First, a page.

Kids on the Range

At her birthday party last month, when it came time to light her candle, I handed my seven-year-old a box of matches. One of the kids gave her a funny look and said “I don’t think you should do that.” I explained that she only used matches with parental supervision, but that we had taught her how to do it safely and she was quite good at it. (This story would have a better ending if the cold, damp wind hadn’t made her have too much trouble keeping her matches lit long enough to light the candle.)

Stil, it was one of what I would call my good “free-range parenting” moments. So was watching her disappear on her bike into the cold soaking rain over the small Memorial Day folk festival we attend. And turning around at that same festival to find that she and another friend had independently brought her three-year-old sister to the bathroom across the fairgrounds and rolling with it.

Free-range parenting is the name often adopted by people who are trying to fight back against the recent excesses of helicopter parenting and child predator paranoia. Free rangers are not against safety—they believe in things like seat belts and life jackets and teaching children about ok touch and not ok touch and not to get into cars with strangers (but not in teaching them never to talk to strangers). They like to pass around things like child development texts from the 1970s showing that kids were expected to be able to run errands in their neighborhood on their own to be ready for first grade (I’ve known teenagers today who aren’t allowed to do that) and statistics showing just how nothing has gotten more dangerous (ok, the cars have, but not the people), it’s just that we just hear about and obsess about it more. The idea is that we actually do our kids serious disservice by not allowing them to learn self-reliance, independence, and risk assessment.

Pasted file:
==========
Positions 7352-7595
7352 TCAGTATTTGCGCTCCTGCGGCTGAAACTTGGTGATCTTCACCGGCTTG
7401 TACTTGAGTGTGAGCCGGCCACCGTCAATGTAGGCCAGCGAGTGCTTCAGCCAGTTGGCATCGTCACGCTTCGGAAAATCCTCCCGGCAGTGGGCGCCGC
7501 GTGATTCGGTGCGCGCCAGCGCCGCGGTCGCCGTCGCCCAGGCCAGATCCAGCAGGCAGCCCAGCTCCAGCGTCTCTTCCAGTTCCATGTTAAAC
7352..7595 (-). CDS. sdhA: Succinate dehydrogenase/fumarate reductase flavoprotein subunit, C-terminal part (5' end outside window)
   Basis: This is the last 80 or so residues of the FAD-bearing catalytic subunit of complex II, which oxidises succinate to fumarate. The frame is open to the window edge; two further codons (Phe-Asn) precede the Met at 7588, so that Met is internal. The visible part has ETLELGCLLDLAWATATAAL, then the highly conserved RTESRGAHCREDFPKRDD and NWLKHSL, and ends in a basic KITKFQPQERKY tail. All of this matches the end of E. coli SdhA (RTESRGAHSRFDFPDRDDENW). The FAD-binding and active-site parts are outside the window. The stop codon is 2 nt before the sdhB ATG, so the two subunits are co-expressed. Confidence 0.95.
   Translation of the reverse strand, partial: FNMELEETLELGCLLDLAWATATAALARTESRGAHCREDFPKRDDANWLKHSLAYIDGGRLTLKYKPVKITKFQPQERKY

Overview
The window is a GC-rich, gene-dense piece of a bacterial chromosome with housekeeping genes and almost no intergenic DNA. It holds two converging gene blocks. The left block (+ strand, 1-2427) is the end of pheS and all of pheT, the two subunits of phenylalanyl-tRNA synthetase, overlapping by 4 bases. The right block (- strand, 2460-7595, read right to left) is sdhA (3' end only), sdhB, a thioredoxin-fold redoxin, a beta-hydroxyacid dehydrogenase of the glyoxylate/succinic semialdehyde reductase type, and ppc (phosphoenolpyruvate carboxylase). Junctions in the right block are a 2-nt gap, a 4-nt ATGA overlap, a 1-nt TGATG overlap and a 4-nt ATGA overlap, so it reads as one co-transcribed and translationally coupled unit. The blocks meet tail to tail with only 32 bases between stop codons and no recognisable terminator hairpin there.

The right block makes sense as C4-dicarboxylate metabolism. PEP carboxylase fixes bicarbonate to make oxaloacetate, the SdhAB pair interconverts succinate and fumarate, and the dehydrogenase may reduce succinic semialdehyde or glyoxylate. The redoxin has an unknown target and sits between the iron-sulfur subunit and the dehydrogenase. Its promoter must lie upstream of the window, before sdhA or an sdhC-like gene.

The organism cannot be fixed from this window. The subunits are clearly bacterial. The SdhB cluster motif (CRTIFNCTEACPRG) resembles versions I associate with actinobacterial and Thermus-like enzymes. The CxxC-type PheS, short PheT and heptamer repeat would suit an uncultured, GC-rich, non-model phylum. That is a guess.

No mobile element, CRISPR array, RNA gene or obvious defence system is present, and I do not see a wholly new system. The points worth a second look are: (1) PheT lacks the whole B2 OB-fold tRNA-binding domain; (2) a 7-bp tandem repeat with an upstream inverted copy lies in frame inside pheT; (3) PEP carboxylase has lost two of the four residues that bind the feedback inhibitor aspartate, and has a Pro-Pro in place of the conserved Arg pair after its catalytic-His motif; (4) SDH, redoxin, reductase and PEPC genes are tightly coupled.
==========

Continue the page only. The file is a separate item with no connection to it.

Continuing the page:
I think it’s pretty darn important.

It’s also pretty darn hard, and I am definitely not always confident about where my lines should be. (Except when I’m quite sure looking back that I’ve screwed them up.)

We will walk that same seven year old who can strike a match to school and pick her up, even though it’s literally around the corner, across only one small street. The school would let us say that she can walk home alone, though they made it clear that they would find that unusual for a first grader. I want to say it’s mostly the cars that worry me. I think that’s mostly true. I don’t worry about stranger danger, but I have witnessed kids being really mean to each other on their walks home from school past my house. Is fear of bullying my excuse for helicoptering?

I keep trying to find the right balance. This past weekend at another, much larger, folk festival, I stuck a note in said seven year old’s pocket that read “I have permission to be on my own in the festival. If I am in distress, outside the fairgrounds, or misbehaving in a way you can’t handle on your own, you may call my parents at one of these numbers…” I also, knowing she’s a sound sleeper, left her sleeping in the tent on her own, with the note, a flashlight, and knowledge of where to find adults who could find me, and proceeded to dance and sing the evenings away like I haven’t since before having kids.

I wasn’t expecting anyone to actually ask her to produce the note unless there was trouble, but she recounts that not only did they, but that she was actually shouted at and grabbed by the shoulder to keep her from running to keep up with her friends (who had permission, but not notes) to show it. (That’s when I scrawled on the back “My friends have permission from their parents too. Please just let us go play.”) People I know who grew up running all over folk festivals like this with their friends are quite sure that this is, shall we say, a change in atmosphere.

Aside from that, there was only one problem, an instance where I got mad at her for not being where I expected to her be after I had fetched her some lunch from across the fairgrounds and really wanted to pass it off and feed myself. Looking back though, the mistake was mine. It was a lot to ask that she hang around for an unspecified amount of time at a concert she wasn’t into, but even that wasn’t the main problem. Really what I should have done was insist that she go fetch her lunch herself.

(This column was originally published in Metroland, the Capital Region of New York’s former alt-weekly, on July 3, 2013.)

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